Regrettably, the utilization of energy from non-renewable sources is still prevailing:
Natural gas;
Nuclear (uranium) power;

The geothermal installations draw heat from the earth in winter and evacuate heat from the building back to the earth in summer. They utilize the relatively constant soil or underground water temperature as a heat source. The underground layer at depth of more than 3 m is with temperature of approximately 7-14° С throughout the year. At bigger depth, temperature variations are even less (see diagram).

According to the heat drawing, the following geothermal installations are differentiated:
Open system (through direct water pumping);
Closed system (through circulation of antifreeze or refrigerating agent);
According to the digging works, the following geothermal installationsare differentiated:
With vertical drilling (for rocky earth or lack of area);
With coil in a wide shallow excavation (for softer soil and sufficient yard area);
The drilling solutions utilize two ways of used water evacuation:
By one drill and drainage in the canalization (for sufficient quantity of underground waters);
By two drills and drainage back to the earth (to prevent from unbalancing the level of underground waters);
Practically, drilling at the depth of less than 15m is of little efficiency and is financially unreasonable.

The sun is the biggest energy source to the Earth. Every second, the Earth atmosphere is reached by 1,35 kW/m2 energy as only for a week, the sun gives us more than we can obtain from all available energy reserves on the planet.

Though similar in appearance, there is a significant difference between the solar and photovoltaic (PV) panels.
Solar panels (sun collectors) are directly heated by the sun and the system produces warm water (see chart).
Photovoltaic panels generate electricity (direct current) from the sun light. The electricity from them can be kept in special batteries or be directly consumed or can be sold to the local electricity company.
Solar thermal system
Solar thermal system (for domestic hot water) consists of four components:
Thermal collector (solar panels)
Reservoir tank (for storing hot water)
Solar station (connects thermal collector and reservoir tank)
Solar regulator (automatic control panel)
The ideal location of the solar panels is what ensures maximally good heating. It depends on the seasons, geographical exposure and panel slope. In winter, the solar panels strongly decrease their efficiency.

Photovoltaic system
Photovoltaic system (for generating electricity from the sun) consists of three components:
Photovoltaic (PV) module
Inverter (converts DC power from PV modules into AC power)
Second electricity meter (energy income account)
The ideal location of the photovoltaic panels is that one they receive most light. The south exposure is desired but far from obligatory. The most effective are the small slopes (approximately 30⁰). Typically, good ventilation of the space behind the panels is needed. The system works even better at low temperatures, i.e. in winter, provided that the weather is clear and it is not covered with snow. The effectiveness is strongly decreased in shadow, fog or clouds.

The power of the photovoltaic system is typically stated as nominal, measured in kWp or Wp (”p” – peak) – at 1000W of radiation power for 1m2, at 25°С cell temperature and 1.5 times the sun radiation penetration degree in the environment.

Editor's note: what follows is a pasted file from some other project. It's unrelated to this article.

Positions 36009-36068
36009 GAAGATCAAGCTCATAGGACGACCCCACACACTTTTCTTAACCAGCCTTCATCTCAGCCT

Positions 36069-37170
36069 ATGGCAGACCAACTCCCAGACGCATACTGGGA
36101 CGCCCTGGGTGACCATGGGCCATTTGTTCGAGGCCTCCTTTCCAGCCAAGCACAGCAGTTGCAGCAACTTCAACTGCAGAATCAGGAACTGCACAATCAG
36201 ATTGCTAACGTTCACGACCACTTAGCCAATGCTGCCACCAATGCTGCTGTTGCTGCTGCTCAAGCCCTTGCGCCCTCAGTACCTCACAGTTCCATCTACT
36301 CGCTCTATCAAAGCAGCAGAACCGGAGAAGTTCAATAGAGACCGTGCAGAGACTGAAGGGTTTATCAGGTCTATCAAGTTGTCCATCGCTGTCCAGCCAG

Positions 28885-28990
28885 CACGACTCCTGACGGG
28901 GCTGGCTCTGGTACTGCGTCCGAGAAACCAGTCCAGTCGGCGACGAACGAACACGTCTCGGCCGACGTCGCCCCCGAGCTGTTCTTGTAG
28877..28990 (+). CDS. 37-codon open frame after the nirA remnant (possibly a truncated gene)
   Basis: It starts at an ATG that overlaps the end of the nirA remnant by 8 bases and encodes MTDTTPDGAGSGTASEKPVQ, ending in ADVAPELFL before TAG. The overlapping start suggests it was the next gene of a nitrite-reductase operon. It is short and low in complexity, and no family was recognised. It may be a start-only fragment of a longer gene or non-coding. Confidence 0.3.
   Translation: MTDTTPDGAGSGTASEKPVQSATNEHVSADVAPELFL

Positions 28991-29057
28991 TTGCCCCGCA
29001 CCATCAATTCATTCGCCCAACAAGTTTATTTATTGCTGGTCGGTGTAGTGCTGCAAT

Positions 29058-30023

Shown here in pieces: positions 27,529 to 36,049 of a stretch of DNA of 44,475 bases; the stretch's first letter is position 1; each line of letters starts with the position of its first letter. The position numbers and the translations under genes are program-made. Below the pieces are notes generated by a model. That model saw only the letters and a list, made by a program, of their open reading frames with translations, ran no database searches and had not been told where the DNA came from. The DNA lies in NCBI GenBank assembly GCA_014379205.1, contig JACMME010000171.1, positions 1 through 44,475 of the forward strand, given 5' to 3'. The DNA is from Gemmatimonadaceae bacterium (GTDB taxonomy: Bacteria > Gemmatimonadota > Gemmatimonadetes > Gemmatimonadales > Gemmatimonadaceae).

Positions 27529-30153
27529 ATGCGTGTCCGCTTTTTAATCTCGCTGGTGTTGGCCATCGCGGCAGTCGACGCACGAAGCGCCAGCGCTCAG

The quality offers on the market are with provided protection from hail (armoured glass). The thunderbolt protection obligatory for every roof prevents from thunderbolts falling. Except photovoltaic (polycrystalline and monocrystalline) modules, the system is equipped with regulator, inverter, batteries, etc.).
For facilitation, the practice considers that every 1000 W power of the system needs approximately 10 m2 area.

There are wind generators of vertical and horizontal rotation axis. Both types require start wind speed of approximately 2-3m/sec and work sped of approximately 25m/sec. The turbines are assembled on masts (with tensioners), which are of minimum height of 6m (approximately 12-15m at the average models). In the horizontal axis turbines, the wind direction monitoring system rotates the rotor propellers against the air flow. The wind generators with vertical axis are independent from the wind direction. They also have lower start speed compared to the conventional, noise-they are free, mast vibration free. Therefore they are applicable even in urban or non-urban family houses.

The wind stations require huge investments in the investigation and measuring the wind resource, design, provision of suitable equipment and building. If the necessary research is not carried out, there is a real likeliness that the wind station is ineffective.

The biomass is a organic material that can be used (directly or after transformation) for the production of energy. The main groups of biomass sources are:

Perennial “energy” plants;
Fast growing trees of solid wood;
Agricultural cultures and vegetable oils;
Weeds and sea micro-flora;
Household and industrial limited wastes;
The wastes pollute the environment – they can be a source of biogas instead, through fermentation processes. A significant quantity of biomass is created when growing farmer cultures and cattle (manures, sediments). The decay of these wastes releases methane that is much more hazardous to the environment than the carbon dioxide therefore the methane should be assimilated and utilized as biogas.